As recent developments in medical technology make clear, in rejecting God, we have not rejected the functions properly attributed to God, but merely taken them as our own. It is now we who define good and evil; we who define birth, life, and death; and we who shall create ourselves according to the image we happen to desire. The first tablet of our self-delivered Decalogue declares that we shall have no other gods besides ourselves, and the second, as a consequence, declares that each must love his own will above all else.

It is this sad and vicious circle, this self-willed eclipse of the true sense of God and man, that defines the Culture of Death. The rejection of Christianity (and hence its moral dictates), coupled with the desire to define our own destiny (and hence define good and evil ourselves), has resulted in the powerful secularized culture that dominates both Europe and America today, a culture that currently embraces sexual libertinism, homosexual acts, contraception, and abortion not only in law, but also in literature, music, art, and drama.

Having stripped the universe of its Creator and human beings of the source of their humanity, we then imagine ourselves to be the only source of order, the most godlike beings in a godless cosmos, and hence the only thing worthy of worship and obedience. So it is that the rejection of the will of the Divine ultimately leads to the divinization of our own will.

But again, the Culture of Death did not just suddenly happen, arising from nowhere and seizing us unwilling and unaware. Such an immense and fundamental change could not have come about without a host of architects of the Culture of Death working over a long period of time, ceaselessly planning, tearing down, and rebuilding every part, level, and facet of the culture. If we had limitless space and time, as well as energy and resolve, we could provide a multivolume compendium of such architects, stretching all the way back to the roots of secularism in the Renaissance and beyond that, to the materialist cosmologies of the ancient Greeks, which were revived in the Renaissance to lend intellectual support to modern secularism. Having done this, we could then canvass the very latest news reports and provide an in-depth account of the most current assaults on humanity.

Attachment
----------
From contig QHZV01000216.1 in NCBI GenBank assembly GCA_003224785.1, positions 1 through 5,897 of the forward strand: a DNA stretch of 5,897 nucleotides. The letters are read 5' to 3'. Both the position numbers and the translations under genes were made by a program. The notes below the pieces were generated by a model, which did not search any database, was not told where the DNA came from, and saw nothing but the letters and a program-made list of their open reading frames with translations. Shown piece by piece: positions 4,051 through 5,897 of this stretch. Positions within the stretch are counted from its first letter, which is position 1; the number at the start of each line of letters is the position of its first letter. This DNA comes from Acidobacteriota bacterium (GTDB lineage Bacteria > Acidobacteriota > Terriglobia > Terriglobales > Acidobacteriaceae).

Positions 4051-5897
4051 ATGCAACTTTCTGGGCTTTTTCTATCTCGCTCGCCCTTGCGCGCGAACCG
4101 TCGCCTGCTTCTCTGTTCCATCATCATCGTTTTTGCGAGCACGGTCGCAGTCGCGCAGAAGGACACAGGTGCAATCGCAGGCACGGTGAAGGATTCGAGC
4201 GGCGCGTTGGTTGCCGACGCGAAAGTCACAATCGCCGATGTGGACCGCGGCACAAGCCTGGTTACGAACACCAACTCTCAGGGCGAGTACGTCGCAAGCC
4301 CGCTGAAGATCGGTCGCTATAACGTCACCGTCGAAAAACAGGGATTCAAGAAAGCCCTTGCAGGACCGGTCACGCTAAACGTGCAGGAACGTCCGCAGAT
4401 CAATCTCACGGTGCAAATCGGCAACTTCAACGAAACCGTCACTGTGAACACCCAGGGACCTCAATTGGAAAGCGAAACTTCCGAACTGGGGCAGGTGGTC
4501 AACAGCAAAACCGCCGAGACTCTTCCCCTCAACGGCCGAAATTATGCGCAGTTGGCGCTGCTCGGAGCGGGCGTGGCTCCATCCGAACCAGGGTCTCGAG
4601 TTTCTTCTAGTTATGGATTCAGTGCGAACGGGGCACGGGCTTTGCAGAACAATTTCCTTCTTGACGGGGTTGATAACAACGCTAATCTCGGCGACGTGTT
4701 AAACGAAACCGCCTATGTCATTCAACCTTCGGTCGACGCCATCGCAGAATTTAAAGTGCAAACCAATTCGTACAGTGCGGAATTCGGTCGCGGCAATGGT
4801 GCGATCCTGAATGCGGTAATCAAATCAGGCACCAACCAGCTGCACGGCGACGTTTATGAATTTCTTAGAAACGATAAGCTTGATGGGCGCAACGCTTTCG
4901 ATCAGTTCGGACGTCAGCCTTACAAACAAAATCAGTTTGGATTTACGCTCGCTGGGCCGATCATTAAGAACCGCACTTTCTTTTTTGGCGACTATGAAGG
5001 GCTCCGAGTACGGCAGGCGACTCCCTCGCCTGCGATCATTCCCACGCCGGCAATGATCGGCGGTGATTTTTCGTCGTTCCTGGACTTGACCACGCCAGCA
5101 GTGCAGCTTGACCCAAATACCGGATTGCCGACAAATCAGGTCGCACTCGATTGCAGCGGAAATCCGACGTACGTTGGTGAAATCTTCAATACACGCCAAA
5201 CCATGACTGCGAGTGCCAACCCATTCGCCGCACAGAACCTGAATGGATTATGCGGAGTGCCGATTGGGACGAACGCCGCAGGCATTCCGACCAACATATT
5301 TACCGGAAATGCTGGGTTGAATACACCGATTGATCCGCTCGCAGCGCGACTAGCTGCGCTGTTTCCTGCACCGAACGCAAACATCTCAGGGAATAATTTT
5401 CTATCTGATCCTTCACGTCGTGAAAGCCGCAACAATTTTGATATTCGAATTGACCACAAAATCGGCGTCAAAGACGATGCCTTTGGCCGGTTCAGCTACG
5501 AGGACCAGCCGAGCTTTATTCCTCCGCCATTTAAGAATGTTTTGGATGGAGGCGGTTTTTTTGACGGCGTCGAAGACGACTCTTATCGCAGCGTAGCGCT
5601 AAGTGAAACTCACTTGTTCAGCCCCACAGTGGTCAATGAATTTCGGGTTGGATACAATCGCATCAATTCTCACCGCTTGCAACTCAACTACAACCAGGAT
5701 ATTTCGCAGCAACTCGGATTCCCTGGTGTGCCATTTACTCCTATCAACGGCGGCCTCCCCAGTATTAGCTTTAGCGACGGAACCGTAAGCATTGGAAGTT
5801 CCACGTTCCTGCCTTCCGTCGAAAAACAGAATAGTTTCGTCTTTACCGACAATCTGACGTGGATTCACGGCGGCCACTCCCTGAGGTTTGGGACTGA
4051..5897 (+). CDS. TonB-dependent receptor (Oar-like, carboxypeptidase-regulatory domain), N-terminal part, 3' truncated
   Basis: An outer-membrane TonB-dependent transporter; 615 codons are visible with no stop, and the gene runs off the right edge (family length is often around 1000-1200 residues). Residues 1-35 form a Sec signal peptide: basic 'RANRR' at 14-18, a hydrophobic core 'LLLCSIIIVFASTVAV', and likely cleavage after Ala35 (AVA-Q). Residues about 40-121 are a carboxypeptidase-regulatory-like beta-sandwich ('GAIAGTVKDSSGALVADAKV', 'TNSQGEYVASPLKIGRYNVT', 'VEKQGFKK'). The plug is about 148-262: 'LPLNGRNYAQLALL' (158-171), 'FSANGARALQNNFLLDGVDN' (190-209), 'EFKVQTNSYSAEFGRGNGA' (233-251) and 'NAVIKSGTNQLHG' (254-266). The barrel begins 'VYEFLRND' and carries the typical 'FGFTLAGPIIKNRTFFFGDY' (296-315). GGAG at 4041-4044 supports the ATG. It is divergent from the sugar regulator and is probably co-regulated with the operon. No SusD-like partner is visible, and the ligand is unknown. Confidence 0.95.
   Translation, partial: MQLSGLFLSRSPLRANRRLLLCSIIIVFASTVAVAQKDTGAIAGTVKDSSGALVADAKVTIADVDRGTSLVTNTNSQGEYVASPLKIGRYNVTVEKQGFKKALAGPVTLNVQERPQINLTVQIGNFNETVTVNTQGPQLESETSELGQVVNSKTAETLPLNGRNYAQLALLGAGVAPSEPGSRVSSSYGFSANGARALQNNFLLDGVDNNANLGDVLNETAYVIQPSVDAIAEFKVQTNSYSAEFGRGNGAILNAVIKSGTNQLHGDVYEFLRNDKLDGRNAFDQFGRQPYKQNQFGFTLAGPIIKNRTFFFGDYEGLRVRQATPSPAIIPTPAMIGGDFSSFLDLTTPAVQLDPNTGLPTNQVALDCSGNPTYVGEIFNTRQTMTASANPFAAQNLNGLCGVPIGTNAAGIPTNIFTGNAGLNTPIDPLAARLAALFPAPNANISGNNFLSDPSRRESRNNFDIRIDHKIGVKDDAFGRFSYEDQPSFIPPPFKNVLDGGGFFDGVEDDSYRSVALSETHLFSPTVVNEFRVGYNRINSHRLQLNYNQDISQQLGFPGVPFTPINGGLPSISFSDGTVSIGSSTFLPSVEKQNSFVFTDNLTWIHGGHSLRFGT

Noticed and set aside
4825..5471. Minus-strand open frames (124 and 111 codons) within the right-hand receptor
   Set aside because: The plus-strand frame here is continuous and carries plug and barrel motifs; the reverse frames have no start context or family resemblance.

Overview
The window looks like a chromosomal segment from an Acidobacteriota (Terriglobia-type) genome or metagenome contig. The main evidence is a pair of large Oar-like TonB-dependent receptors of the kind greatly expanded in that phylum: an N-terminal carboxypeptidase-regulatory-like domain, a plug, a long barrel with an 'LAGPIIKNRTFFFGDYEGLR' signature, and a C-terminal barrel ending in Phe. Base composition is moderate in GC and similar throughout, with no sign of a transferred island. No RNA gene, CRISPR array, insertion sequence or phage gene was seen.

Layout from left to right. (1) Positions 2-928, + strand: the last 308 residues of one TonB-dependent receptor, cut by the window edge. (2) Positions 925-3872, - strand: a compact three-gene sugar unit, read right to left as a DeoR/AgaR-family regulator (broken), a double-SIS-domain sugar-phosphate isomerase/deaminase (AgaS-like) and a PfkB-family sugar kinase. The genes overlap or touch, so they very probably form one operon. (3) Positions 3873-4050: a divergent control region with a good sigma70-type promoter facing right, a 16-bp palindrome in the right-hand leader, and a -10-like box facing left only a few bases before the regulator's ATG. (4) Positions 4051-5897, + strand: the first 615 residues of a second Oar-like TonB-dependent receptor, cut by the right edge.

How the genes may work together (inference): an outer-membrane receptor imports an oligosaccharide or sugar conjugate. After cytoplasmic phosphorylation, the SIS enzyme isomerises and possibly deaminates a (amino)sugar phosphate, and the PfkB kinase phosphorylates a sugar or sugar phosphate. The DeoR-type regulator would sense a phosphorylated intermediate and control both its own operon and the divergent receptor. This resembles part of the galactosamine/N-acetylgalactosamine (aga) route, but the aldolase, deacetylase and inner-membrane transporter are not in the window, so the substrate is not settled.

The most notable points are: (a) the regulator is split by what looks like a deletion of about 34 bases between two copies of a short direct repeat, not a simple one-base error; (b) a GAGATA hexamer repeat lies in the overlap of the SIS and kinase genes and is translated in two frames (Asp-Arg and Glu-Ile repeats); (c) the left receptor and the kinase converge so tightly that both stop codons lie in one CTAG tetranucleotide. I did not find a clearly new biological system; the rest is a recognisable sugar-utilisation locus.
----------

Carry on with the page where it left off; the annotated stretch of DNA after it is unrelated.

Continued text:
Since we are limited by space and time, however, we have narrowed our focus to some of the most influential architects of the last two centuries and have done so for two reasons. On the one hand, there are many fine treatments of the more distant origins of secularism, but these often leave us with the impression that we are the hapless victims of the sins of ancestors, remote in place and time. On the other hand, too many accounts of our contemporary moral malaise give the impression that everything was fine until the rebellions of the 1960s, or the invention of television or of the pill, or the advent of Roe v. Wade, or the entry of women into the workforce, and so on. In focusing on the last two centuries, we hope to connect the more distant sources of secularism to the most recent manifestations, thereby filling the gap and showing the continuity.

In manifesting the evil defining and fueling the Culture of Death, we have chosen to present biographies of persons, rather than accounts of ideas. We do this for several important reasons. To begin with, for most readers, biographies are inherently more interesting. But even more important, biographies make clear that ideas have consequences only because they are created, embraced, and lived out in persons. That is why we wrote a book entitled Architects of the Culture of Death, not Architecture of the Culture of Death. As will become clear quite quickly, the slow but sure construction of the Culture of Death depended on actual individuals making real choices according to particular malformed notions of God and human nature. The malformation was often caused in part by a twisted home life, a twisted view of nature, twisted sexual desires, twisted good intentions, or twisted utopian visions. Yet, in each biography, we also see real persons really choosing (to return to the Didache), standing poised between the "two ways, one of life and one of death", and then, most unfortunately, taking the latter road.